“It’s a statement not worthy from the office of the prime minister who has become a serial liar, it was grandstanding in an attempt to protect himself from being voted out. Plainly shameful display of desperation to hold onto power,” O’Neill told BenarNews.

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Then-Papua New Guinea Prime Minister Peter O'Neill gestures after inspecting the APEC 2018 International Media Center at Port Moresby, Papua New Guinea, Nov. 14, 2018. [Aaron Favila/AP]

During his speech, Marape likened the country to a ship, which he dubbed the “MV PNG.” 

Marape said it was “a long, long way from its destination,” but heading in the “right economic direction,” despite external factors. He cited the war in Ukraine, the COVID-19 pandemic, international inflationary pressures and domestic currency issues.

He pointed to five years of growth in agriculture, a sector which 80% to 90% of the population relies on for their incomes. 

In addition, with the Porgera gold mine expected to resume production, he forecast that cuts in budget deficits would accelerate. 

Marape assured Papua New Guineans that final contract negotiations for the mine – a joint venture with Canada and China – were underway to resume production following a government shutdown in 2020. He also said talks were underway for a 20-year extension of the Ok Tedi gold mine

Australian support 

Australia is Papua New Guinea’s largest single aid donor, to the tune of A$637 million (U.S. $422.9 million). In December, Canberra provided a A$600 million (U.S. $398.8 million) budget support loan, the day after the two countries signed a defense cooperation agreement.

Australia and the United States both recently signed security cooperation agreements with Papua New Guinea, in response to China’s inroads with Pacific island nations. 

While Australia is Papua New Guinea’s biggest trading partner, China is second.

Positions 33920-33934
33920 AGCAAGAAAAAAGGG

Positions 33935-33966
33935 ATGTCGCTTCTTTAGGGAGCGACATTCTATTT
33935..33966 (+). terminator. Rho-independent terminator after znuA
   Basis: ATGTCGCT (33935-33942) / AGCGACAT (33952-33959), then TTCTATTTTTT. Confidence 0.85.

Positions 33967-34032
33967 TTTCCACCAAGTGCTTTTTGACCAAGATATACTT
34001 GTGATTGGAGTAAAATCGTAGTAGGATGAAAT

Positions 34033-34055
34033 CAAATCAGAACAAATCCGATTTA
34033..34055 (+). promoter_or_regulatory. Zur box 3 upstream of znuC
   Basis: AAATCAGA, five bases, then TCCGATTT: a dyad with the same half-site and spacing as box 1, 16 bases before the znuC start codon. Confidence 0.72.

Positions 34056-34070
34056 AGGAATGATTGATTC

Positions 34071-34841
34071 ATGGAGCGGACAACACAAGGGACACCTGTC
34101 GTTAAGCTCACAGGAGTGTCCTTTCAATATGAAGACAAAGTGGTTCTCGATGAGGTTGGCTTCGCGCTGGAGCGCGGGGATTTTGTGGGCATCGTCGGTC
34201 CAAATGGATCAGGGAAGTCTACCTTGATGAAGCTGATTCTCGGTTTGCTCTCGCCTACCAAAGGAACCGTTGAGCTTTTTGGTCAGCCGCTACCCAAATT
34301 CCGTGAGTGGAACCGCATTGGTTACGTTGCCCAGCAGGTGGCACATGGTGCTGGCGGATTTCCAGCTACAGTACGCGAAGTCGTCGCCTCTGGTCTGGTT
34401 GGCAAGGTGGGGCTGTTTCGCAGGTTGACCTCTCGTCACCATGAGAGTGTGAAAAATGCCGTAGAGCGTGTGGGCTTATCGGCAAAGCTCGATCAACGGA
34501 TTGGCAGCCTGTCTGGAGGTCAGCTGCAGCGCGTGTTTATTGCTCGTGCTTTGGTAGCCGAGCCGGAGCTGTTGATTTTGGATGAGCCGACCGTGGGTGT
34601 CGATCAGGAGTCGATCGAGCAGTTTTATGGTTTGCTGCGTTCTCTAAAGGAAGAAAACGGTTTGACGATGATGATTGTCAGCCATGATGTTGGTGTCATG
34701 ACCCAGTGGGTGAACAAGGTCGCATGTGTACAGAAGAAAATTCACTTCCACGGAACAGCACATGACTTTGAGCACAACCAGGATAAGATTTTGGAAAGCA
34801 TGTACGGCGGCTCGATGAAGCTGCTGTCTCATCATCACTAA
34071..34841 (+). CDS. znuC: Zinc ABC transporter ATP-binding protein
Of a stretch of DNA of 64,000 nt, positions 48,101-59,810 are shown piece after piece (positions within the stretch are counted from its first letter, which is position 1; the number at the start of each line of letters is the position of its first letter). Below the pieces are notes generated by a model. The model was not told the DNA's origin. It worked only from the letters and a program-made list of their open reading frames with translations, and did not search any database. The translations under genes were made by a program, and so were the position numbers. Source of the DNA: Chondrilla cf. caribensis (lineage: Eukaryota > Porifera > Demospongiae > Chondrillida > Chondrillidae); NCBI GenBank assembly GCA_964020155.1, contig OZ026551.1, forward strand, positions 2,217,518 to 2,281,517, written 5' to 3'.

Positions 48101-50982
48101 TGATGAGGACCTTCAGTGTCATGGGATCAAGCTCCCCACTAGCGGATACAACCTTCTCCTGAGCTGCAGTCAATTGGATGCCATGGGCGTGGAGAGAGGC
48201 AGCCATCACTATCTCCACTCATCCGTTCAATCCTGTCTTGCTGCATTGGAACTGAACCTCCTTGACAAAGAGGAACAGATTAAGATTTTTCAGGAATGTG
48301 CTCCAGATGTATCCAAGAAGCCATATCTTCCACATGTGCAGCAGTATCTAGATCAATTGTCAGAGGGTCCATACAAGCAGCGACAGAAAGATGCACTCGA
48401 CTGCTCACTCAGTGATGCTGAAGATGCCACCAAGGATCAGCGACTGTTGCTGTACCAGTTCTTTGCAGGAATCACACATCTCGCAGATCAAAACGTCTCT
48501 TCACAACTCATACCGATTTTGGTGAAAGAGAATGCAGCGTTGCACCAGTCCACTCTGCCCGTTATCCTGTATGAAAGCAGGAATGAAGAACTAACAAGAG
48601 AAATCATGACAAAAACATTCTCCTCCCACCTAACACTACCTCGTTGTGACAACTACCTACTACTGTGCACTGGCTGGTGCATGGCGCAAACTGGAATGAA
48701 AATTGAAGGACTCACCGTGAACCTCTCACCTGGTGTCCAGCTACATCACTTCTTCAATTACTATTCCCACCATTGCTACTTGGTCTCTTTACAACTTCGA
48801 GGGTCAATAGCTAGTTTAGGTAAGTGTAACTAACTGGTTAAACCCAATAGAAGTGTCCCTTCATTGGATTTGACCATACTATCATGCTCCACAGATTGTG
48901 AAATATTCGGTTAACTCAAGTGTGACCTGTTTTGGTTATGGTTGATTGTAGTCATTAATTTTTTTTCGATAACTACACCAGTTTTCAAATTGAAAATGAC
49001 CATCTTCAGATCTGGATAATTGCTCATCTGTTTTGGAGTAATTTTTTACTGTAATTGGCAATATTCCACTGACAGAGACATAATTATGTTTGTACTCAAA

“China relates very well with us, the United States relates very well with us, Australia as usual, forever a very strong supporter. Our international relations could not be better,” Marape said.

After changes at the central bank, including the appointment earlier this year of Elizabeth Genia as the first woman governor, and with reserves of U.S. $3.95 billion, Marape said he hoped the country’s foreign exchange shortages would end by 2027.

Domestically, the prime minister said the nation saw 5% growth in rural jobs, noting that thousands of government-sector workers had been employed in those areas. 

Marape cited the establishment of the Independent Commission Against Corruption as a major achievement, adding he hoped “there will be some prosecutions by this time next year.”

In July 2019, only a month after he took office, 22 people including pregnant women and children were killed in a massacre in Marape’s Highlands electorate.

At the time, the newly elevated Marape called it the “saddest day of his life” and warned the perpetrators “I’m coming for you.”

In his speech Thursday, Marape hailed a jump in police recruitment numbers, saying these were on track to lift the force from 6,000 to 10,000 by 2030. The violence, however, has continued unabated.

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People search for survivors of a landslide in Yambali village, Papua New Guinea, May 26, 2024. [Mohamud Omer/International Organization for Migration via AP]

The Prime Minister also addressed the mounting costs of natural disasters in light of last week’s massive landslide in Enga. 

Previously, Marape said natural disasters had cost the country over 500 million kina (U.S. $129.8 million) this year before the landslide struck.

But he made little mention of climate change. And the vexed question of parliament’s consideration of the autonomous region of Bougainville’s independence referendum result looming before parliament was only briefly mentioned.  

“You wouldn't say that he was doing a lot in terms of leadership,” Barker, the analyst, said, referring to Marape’s record on climate change. 

“Some of the other smaller island nations like Vanuatu, they’re very much more at the fore on many of those issues, the blue-green economy,” Barker said.